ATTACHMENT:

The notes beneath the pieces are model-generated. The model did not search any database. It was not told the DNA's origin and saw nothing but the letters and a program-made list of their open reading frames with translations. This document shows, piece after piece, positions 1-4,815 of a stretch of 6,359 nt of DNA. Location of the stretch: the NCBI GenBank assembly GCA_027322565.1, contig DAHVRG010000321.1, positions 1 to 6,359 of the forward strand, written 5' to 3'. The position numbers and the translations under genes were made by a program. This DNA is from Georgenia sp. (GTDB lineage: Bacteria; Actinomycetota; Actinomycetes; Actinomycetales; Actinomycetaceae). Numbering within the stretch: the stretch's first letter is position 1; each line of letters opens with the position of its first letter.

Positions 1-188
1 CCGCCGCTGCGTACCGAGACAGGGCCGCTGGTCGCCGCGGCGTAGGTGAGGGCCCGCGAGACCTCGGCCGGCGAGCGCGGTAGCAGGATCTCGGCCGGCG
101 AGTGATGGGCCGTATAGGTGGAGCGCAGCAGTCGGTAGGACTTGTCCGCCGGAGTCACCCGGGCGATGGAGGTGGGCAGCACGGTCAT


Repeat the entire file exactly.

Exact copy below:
The notes beneath the pieces are model-generated. The model did not search any database. It was not told the DNA's origin and saw nothing but the letters and a program-made list of their open reading frames with translations. This document shows, piece after piece, positions 1-4,815 of a stretch of 6,359 nt of DNA. Location of the stretch: the NCBI GenBank assembly GCA_027322565.1, contig DAHVRG010000321.1, positions 1 to 6,359 of the forward strand, written 5' to 3'. The position numbers and the translations under genes were made by a program. This DNA is from Georgenia sp. (GTDB lineage: Bacteria; Actinomycetota; Actinomycetes; Actinomycetales; Actinomycetaceae). Numbering within the stretch: the stretch's first letter is position 1; each line of letters opens with the position of its first letter.

Positions 1-188
1 CCGCCGCTGCGTACCGAGACAGGGCCGCTGGTCGCCGCGGCGTAGGTGAGGGCCCGCGAGACCTCGGCCGGCGAGCGCGGTAGCAGGATCTCGGCCGGCG
101 AGTGATGGGCCGTATAGGTGGAGCGCAGCAGTCGGTAGGACTTGTCCGCCGGAGTCACCCGGGCGATGGAGGTGGGCAGCACGGTCAT